As I mentioned before, every week I'll suggest chapters to complete by the next post (which, in this case, will go up every Friday in March). In these weekly Book Club posts, I'll posit a few questions to prompt discussion in the comments section.
The first assignment was to read from Part One, Chapter One to the end of Part One, Chapter Four. Of course, you are welcome to read beyond the weekly chapters, but please don't spoil anything in the comments! After the jump you'll find some questions that struck me as I read this first section.
The next assignment: Read from Part One, Chapter Five to the end of Part One, Chapter Six
Ready to discuss the first section of Revolutionary Road? Well, then
- While the story thus far is told mostly from Frank's perspective, no one has really emerged as the protagonist, or the person we connect emotionally with and want to root for wholeheartedly. How do you feel about this?
- The failure of the theater company's production seems significant. What do you think this failure represents?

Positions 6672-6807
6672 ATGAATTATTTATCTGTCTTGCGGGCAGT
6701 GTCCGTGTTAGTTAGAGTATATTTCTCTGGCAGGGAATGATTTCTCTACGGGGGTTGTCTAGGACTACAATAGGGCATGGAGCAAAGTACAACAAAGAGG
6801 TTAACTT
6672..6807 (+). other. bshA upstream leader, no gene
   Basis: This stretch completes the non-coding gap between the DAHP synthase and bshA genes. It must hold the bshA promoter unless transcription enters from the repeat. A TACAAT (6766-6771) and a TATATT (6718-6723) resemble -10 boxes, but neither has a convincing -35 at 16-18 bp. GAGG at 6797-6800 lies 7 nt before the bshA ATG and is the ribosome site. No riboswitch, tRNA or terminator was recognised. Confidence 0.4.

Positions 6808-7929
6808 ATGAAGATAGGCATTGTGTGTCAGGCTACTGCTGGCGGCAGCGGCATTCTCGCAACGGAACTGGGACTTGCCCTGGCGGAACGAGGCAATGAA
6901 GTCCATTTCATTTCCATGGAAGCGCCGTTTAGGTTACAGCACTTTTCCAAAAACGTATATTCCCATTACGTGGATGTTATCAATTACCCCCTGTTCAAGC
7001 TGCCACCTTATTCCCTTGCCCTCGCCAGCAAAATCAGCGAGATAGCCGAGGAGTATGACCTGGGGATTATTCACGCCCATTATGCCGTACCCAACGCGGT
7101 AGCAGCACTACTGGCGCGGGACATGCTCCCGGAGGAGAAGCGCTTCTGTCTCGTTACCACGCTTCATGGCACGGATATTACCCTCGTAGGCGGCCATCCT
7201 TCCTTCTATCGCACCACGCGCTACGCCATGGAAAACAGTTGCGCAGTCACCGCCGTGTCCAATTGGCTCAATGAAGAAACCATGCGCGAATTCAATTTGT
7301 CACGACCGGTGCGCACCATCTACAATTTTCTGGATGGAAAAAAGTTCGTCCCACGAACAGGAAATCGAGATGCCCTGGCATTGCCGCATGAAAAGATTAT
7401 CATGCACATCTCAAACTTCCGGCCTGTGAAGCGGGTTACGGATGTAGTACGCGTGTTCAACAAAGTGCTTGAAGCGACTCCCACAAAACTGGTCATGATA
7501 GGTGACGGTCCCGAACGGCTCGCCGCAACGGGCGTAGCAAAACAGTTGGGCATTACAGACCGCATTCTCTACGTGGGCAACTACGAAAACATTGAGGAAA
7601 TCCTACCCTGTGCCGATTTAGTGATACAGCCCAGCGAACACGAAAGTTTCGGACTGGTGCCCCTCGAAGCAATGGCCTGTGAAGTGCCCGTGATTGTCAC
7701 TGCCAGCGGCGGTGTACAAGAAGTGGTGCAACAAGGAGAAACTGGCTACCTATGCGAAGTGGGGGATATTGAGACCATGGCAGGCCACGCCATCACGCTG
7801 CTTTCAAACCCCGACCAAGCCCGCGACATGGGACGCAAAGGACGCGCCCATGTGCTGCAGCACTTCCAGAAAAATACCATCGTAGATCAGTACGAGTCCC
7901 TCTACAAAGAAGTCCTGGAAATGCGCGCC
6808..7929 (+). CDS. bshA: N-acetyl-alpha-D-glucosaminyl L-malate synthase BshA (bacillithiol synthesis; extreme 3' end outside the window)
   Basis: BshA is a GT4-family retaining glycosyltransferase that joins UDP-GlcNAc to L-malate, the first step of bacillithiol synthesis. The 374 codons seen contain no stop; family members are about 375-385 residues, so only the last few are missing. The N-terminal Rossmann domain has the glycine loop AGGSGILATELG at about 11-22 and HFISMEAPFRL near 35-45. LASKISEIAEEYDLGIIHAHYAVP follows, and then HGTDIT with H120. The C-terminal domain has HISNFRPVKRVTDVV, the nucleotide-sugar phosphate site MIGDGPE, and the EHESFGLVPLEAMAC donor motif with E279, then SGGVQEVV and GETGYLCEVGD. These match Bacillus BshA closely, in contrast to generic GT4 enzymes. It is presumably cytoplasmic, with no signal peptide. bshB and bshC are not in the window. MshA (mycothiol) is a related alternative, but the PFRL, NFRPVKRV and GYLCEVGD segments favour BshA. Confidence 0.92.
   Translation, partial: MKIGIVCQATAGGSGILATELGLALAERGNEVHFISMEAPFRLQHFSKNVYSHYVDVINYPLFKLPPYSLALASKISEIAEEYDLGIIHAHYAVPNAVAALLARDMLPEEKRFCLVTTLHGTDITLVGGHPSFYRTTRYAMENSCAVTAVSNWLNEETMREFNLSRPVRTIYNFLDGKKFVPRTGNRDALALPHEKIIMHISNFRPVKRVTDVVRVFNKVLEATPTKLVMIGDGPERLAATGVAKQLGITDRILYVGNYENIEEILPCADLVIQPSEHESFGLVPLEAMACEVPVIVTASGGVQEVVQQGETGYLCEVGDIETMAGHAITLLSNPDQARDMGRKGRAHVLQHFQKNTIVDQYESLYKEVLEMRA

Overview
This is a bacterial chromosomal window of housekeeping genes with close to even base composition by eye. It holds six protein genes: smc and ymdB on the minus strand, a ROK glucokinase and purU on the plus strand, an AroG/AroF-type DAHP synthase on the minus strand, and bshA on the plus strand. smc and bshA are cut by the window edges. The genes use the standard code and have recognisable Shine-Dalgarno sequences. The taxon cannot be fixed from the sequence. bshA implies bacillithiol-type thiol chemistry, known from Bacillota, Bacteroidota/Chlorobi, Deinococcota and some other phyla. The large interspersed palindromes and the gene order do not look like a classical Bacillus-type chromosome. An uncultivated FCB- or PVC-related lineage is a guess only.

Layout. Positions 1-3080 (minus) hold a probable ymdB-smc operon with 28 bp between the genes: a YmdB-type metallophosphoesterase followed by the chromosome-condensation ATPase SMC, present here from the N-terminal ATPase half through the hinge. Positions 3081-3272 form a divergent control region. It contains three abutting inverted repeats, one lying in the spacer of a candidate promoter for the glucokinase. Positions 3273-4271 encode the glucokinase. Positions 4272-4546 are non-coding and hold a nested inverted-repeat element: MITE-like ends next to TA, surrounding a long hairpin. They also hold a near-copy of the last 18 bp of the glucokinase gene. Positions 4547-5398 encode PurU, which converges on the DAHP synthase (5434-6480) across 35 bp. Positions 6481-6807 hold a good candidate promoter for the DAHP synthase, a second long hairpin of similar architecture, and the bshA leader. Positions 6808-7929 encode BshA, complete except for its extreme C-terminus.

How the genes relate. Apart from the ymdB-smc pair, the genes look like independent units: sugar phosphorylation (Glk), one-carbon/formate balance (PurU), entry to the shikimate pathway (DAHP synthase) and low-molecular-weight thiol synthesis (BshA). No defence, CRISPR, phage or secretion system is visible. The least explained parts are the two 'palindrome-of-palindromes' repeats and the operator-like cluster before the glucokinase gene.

- Yates' use of imagery is absolutely masterful. I was struck over and over by this, but one section I found particularly impressive is the description of Milly Campbell lighting up when she recalls a piece of gossip to share with the Wheelers:
She was off again, but this was a wholly different kind of monologue: everyone was listening. The urgency of her voice and the eager way she leaned forward to tug her skirt down over her wrinkled knees had galvanized them all with the promise of a new theme, and Milly savored the capture of her audience, wanting to let the revelation come out as slowly as possible.
Are there any moments in this section that you found particularly striking?